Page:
St. Vincent’s Hospital

Update: I went back in early 2019; the building was damaged by fire on June 11, 2020.

I spotted the roofline of what looked to be a Romanesque castle recently, and after a search on Google Maps, I found out what this large, majestic building was.

Update: Sorry about all the low quality photos!

Closed decades ago, it is now low-income apartments. I had trouble getting a good shot.

Owned by the Daughters of Charity, the asylum began downtown and moved out to what was then the country in the 1890’s. Read more about the building from its National Register nomination.

The Daughters of Charity also ran nearby Marillac College, which I featured earlier this year, which is due north of the old hospital, across what is now St. Vincent’s Park, which I suspect was owned by the Sisters as well.

Update: Link is dead as of June of 2020.

I found it interesting that there is the 1930 Census on file for the hospital, or as they called it back then, a sanitarium.

I was saddened about the current condition of the building, which is beginning to show the age of its renovation in the early 1980’s.

Likewise, it is isolated, up a narrow suburban street, and I wonder about its long term viability. We talked to a couple of residents, and they were not happy with their living conditions.

5 Comments Add yours

  1. There was a recent thread about this complex on the Underground Ozarks site.When I was a kid, one of the threats parents used to use was "We're going to put you in St. Vincent's if you don't behave!" Of course, they were referring to the St. Vincent's Orphan Home just North of Natural Bridge (still serving kids).And an often-heard lament from Mom was "You kids are going to put me in St. Vincent's." We couldn't figure out why we would put her in an ORPHANS' home – until we found out about the OTHER St. Vincent's! Of course "…on Arsenal Street" was also often heard…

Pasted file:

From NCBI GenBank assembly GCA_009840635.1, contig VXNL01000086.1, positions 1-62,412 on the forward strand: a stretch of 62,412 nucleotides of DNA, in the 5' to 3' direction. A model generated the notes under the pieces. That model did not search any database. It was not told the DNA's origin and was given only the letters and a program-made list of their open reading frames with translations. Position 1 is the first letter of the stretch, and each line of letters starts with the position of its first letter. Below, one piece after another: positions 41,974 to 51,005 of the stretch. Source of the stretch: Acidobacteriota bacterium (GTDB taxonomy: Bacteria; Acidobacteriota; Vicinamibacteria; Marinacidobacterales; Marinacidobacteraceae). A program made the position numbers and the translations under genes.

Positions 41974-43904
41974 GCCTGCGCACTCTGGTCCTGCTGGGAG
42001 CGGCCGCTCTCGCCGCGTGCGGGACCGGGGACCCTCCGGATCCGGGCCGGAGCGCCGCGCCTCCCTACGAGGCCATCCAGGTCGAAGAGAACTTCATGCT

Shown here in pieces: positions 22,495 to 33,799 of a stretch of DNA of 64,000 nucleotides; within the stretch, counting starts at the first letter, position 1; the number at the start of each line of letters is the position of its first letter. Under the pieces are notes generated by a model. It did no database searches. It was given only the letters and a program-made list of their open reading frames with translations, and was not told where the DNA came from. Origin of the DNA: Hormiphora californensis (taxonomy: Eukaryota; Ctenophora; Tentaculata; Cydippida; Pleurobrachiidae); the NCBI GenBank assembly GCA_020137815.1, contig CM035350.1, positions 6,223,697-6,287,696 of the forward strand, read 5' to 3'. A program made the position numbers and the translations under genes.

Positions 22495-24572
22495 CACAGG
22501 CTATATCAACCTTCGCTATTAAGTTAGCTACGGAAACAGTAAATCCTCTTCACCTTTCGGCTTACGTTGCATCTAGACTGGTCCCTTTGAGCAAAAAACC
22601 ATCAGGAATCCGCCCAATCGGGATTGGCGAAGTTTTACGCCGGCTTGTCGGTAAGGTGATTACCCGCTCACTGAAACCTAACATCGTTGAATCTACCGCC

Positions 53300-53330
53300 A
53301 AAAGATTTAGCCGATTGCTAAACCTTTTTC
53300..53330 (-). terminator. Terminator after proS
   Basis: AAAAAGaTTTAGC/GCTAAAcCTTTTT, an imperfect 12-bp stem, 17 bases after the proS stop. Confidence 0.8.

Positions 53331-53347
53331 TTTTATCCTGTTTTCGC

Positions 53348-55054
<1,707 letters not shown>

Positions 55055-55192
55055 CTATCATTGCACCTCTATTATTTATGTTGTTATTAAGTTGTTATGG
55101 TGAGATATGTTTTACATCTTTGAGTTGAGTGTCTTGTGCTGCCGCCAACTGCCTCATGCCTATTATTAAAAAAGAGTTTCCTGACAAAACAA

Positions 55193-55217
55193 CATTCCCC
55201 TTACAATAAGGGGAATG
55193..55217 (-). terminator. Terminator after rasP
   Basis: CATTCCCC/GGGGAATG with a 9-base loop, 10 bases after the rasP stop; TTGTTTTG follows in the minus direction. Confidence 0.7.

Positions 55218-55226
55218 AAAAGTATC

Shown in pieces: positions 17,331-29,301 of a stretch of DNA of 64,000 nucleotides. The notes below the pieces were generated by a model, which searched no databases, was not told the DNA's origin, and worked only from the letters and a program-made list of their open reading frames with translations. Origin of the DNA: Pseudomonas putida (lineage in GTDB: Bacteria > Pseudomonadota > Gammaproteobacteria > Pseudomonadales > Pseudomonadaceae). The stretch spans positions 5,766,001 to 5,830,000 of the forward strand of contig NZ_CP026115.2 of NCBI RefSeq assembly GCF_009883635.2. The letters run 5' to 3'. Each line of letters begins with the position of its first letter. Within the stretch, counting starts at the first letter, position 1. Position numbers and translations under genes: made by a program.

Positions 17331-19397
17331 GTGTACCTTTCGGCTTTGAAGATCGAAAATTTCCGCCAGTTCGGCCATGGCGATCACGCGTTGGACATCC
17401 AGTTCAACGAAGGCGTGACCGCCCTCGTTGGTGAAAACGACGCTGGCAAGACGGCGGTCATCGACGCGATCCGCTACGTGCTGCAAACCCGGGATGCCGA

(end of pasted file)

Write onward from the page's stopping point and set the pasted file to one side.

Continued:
2. We used to sneak around here after school sometimes to catch a look at the "crazy" people. How insensitive we were back in the early 1970s. But what we did often hear are screams – earth shattering screams. I vowed then and there I would NEVER go crazy. /We didn't know what in the world was going on inside those walls.

  3. Robin Goldschmidt-New Bloomfield, MO says:

    I was admitted to this hospital when I was 17. When I was admitted I was told that if I signed myself in, I could sign myself out at any given time. That turned out not to be true. My father had a job that gave us 100 percent insurance. My mother & father were not allowed to visit me for a month. I was given all kinds of disabilatating drugs where i could not function . I had tried to commit suicide because of an abusive boyfriend, that’s why I was there. So my doctor was supposed to be for my depression. Always took me back to my room after I was given sedatives. Don’t remember anything. Then I was given shock treatments on a dark vacant hallway three times a week. I stopped taking the drugs that they were giving me & started flushing them. Most of the nurses were doing their jobs, with no knowledge of anyones background. Had to get a family lawyer to get me out. The most horrifying time in my life. Still affects me.

    1. Chris Naffziger says:

      Robin, what year was this? I’m sorry to hear about your experience in St. Vincent’s.

    2. Scott Williams says:

      I had almost exactly the same experience as Robin. Ridiculous amounts of pure abuse. I was there for over a year in the 70s…Worst period of my life.

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